764 9th Avenue
New York, NY
(212) 307-1612 | Map
One of my girlfriends from college, Jena, told me back in January that she had set a goal for herself -- to explore the city more. And one of the ways she wanted to do that was to try cuisines from around the world that she wouldn't normally try or that she didn't have access to in her neighborhood. Knowing that I'm a foodie, Jena challenged me to find a place where we could eat Afghan food.
To the computer I went! And, wouldn't you know it? There's actually a place in Manhattan called the Afghan Kebab House 1! (There is an Afghan Kebab House 2, but the first one received better reviews, so that's the one I picked.) So, Jena and I met up with two more college girlfriends, Linda (of Dim Sum and Ice Cream in Chinatown fame) and Sarah, a few weeks ago to see what the Afghan Kebab House #1 had to offer for lunch.
I arrived at the restaurant first and was pleasantly surprised to see that it was neither completely empty, suggesting that I quite possibly made the wrong choice in restaurants, nor completely full. The restaurant was on the small side and dimly lit, but the people who were already dining there looked cozy and happy, so I wouldn't necessarily put the restaurant's size and lighting situation in the negative column.
When I sat down to wait for the other girls, my stomach started growling as the aromas of the food being prepared in the kitchen began to reach my nose. A very good sign. After everyone had arrived and we had a chance to look over the menu, we decided to split everything -- lighter on the stomach and lighter on the wallet!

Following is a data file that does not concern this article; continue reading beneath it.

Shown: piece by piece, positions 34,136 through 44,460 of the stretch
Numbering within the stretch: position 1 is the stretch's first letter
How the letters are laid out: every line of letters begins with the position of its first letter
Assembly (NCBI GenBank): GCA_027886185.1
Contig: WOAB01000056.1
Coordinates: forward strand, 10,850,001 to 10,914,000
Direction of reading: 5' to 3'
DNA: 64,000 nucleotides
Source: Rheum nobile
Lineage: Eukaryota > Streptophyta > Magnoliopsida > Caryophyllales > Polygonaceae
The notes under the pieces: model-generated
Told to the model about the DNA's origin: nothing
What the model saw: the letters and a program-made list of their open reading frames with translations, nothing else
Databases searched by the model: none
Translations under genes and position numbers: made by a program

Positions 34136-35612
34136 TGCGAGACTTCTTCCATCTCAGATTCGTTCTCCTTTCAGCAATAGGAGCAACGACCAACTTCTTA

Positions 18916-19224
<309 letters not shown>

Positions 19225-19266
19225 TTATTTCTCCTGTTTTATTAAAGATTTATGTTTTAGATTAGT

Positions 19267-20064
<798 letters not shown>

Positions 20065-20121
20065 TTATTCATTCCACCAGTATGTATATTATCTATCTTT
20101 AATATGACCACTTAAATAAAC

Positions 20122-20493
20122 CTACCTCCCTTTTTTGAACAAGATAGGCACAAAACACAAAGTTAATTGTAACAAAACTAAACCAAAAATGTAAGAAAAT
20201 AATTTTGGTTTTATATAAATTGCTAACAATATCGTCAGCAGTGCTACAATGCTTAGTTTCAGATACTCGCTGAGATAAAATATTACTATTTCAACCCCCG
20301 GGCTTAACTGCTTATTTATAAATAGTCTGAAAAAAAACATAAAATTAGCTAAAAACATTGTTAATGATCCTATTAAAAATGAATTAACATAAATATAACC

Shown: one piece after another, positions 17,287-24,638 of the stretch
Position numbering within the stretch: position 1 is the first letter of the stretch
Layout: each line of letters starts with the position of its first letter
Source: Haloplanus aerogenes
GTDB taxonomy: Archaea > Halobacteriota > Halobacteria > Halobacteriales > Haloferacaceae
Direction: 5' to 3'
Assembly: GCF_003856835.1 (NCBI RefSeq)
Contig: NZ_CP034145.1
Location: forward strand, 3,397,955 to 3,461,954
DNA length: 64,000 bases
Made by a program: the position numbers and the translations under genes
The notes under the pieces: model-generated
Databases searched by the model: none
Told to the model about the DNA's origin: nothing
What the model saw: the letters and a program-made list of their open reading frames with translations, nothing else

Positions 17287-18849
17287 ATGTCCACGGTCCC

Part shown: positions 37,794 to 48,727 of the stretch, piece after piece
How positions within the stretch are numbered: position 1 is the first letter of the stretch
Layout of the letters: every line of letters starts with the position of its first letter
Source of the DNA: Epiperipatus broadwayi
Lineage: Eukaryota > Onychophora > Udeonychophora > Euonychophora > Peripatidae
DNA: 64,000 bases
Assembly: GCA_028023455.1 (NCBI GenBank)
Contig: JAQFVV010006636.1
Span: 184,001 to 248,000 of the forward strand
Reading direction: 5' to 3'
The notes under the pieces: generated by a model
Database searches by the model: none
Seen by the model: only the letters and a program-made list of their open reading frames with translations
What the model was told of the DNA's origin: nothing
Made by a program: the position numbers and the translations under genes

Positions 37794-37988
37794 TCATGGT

To start, we had the Bulanee Pumpkin ($3) and the Sambosa ($3), conveniently presented to us in four portions of each. The Sambosa, which are, according to the menu, stuffed deep-fried dumplings of ground beef, peas, and spices, were served with a bowl of minted yogurt sauce. I liked that the appetizers weren't too greasy, but I think the pumpkin puree in the Bulanee Pumpkin could have been seasoned a little bit more to bring out more of the pumpkin flavor. And, I actually didn't get around to eating my piece of the Sambosa until after it had already turned cold, but even then, I thought it was delicious. The Sambosa reminded me of Indian Samosas without the potato.
For our main meal, we shared the Combo Kabuli Palow ($15.95). The combo allowed us to try three different kinds of kebabs -- lamb, beef, and chicken -- along with brown rice, topped with sliced almonds, pistachios, carrot strips, and raisins. The kebabs were also served with bread and salad. Okay, you'd think I'd know better than to take a picture of food covered with other food... But we were too hungry for me to take multiple shots of the plate!
The kebab you can see is the lamb kebab, which was cooked perfectly but suffered, like the Bulanee Pumpkin, from being slightly under-seasoned. The beef kebab way overcooked, resulting in pieces of meat that were incredibly tough and hard to eat. But the chicken kebab was juuuust right -- juicy, tender, with excellent flavor. By the end of the meal, we were split on whether we'd go back to the Afghan Kebab House 1: two yeses and two maybes. I wonder whether all four of us would have agreed to go back if we had sprung for some Baklava ($3) for dessert...
And, because I just couldn't resist, here's a video for you to enjoy!